Three big connected rooms of hot pot madness. What's nice is that everyone gets their own pot. You can control what goes in, what stays out, how hot it is, etc.:

As part of the meal, you can choose between rice, noodle, vermicelli, and LU ROU FAN. I didn't notice that lu rou fan was an option until it was too late. Dangit.

Every meal also comes with an egg (I think I got a duck one) and this platter:

I chose the lamb and "sour vegetable" pot:

It unexpectedly came with oysters. I didn't really know what to do with them. I like my oysters raw, but I wasn't certain that these were fresh enough to be eaten that way. I ended up passing some to my friend and swishing a few around in the pot.

There's a unlimited drink bar, 3 actually, one in each room. You can choose between soda, milk tea, winter melon tea, and various slushies. There's also unlimited soft serve.

For dessert, you get a banana:

I had to fight for this banana. Everyone else was handed one but we were getting ready to leave and we were yet to be offered a banana. Finally I just went up to one of the servers and asked for one. I paid 260 NT (almost $9) for that meal, no way I was going to leave without my banana!


Friday, July 23, 2010

Taiwan: Ba Kong Rou

The quest for fatty pork never ends. Our love for meat (and my personal love of fat) led us to this place:

Ba Kong Rou is known for its...kong rou. Kong rou is essentially a large slice of fatty pork belly, skin and all.

The meal started off with a complimentary bamboo soup in pork broth:

The broth was good, but a little oily, as you can probably tell from the photo.

My friend went for the kong rou ramen, while I stuck with the rice:

The kong rou wasn't as fatty as I was hoping it would be, but it was certainly tender and very flavorful.

I'm looking forward to finding a really fatty piece of pork and posting photos of it here. Woot woot!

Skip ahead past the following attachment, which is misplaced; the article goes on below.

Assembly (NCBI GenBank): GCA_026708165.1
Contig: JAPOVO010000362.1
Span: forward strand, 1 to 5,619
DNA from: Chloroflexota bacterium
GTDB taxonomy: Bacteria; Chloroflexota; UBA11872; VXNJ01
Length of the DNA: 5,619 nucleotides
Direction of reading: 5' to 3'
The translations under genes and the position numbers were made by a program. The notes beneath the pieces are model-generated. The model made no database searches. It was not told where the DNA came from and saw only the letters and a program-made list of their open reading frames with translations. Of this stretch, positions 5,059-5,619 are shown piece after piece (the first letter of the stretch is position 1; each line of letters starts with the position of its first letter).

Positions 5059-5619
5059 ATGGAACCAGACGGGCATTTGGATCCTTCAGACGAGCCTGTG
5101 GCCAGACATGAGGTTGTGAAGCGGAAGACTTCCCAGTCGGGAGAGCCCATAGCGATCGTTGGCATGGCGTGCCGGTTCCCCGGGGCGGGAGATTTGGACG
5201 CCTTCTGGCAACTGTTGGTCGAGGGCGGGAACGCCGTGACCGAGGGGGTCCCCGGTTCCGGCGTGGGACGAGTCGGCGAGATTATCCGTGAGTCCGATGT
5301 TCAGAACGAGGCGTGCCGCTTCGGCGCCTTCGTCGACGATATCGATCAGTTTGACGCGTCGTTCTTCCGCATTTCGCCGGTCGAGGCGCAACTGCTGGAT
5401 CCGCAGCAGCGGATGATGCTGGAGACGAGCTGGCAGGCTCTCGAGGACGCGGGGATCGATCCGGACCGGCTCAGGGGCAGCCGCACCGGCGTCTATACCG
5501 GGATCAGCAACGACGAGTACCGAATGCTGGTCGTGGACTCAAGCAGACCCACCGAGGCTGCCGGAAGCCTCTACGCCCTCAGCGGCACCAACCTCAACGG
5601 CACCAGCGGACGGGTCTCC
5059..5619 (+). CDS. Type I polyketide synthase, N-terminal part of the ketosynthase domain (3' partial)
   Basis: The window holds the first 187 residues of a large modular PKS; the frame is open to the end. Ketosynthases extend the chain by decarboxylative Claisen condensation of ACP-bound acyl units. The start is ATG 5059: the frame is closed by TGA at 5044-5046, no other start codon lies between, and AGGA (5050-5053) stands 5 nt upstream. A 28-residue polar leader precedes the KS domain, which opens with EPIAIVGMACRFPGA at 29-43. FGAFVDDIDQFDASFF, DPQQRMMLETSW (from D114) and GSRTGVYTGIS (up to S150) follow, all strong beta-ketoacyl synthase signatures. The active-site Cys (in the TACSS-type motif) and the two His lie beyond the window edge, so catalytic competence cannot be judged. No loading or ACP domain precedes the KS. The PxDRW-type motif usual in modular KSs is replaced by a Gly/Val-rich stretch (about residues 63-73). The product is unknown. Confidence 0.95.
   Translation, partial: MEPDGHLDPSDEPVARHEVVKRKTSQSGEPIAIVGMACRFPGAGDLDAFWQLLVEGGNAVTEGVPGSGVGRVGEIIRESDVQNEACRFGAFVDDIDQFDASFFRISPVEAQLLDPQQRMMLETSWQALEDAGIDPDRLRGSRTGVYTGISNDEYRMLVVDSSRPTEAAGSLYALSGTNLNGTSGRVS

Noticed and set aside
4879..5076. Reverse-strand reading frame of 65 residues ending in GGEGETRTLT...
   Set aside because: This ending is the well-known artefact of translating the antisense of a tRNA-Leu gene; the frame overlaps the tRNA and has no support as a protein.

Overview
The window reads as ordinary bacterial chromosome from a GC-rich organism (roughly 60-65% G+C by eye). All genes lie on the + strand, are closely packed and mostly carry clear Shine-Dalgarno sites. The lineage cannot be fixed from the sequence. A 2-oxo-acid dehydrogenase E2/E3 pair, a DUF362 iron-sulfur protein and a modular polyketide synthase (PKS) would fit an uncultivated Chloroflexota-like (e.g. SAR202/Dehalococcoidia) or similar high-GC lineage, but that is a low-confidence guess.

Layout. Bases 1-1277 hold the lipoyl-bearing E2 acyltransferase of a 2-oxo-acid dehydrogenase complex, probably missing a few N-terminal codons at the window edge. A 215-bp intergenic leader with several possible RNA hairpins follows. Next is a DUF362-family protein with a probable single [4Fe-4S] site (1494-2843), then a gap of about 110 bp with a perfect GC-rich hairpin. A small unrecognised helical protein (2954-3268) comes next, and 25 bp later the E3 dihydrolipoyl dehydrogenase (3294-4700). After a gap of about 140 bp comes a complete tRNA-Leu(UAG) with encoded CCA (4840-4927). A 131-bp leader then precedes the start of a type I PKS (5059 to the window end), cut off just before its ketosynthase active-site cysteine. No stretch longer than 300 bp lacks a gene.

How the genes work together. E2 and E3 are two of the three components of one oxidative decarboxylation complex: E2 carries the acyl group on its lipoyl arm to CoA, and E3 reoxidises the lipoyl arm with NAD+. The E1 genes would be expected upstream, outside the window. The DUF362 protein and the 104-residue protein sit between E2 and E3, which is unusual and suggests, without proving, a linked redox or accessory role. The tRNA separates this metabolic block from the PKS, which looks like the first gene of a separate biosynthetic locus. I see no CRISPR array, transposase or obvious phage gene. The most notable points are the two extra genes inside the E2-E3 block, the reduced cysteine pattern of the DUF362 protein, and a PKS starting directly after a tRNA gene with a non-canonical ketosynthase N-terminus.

Thursday, July 22, 2010

Taiwan: Fruit 8

We passed by this place on our way to Wufengpu on Sunday. My friend told me about how it was featured on a TV show for its stuffed fried chicken cutlets. I vowed to be back...but when I said that I didn't expect to be back the next day.

After returning home on Sunday, I discovered that one of my purchases was too big for me. I contacted my friend to see if she knew whether that store had an exchange policy only to find out that she intended to return to Wufengpu herself on Monday. So despite our earlier talk about taking a short food break (to recover from our perpetual food coma), we ended up at Xian Guo 8 ("fruit 8") Monday night:

For 99 NT ($3), you can get an entire set meal. First there is an appetizer of fried yams:

I'm not a big yam lover, but the dried plum seasoning on these fried yams really brought out an unexpectedly interesting taste.

You get to choose between green and black tea (guess which one I went for):

There's also a side of fried yin si juan (a type of Chinese roll):

And the star of the meal, the stuffed fried chicken cutlet:

Mine was stuffed with cheese, tomato, and a slice of ham. Craziness! There's also a bamboo option and a kimchi one.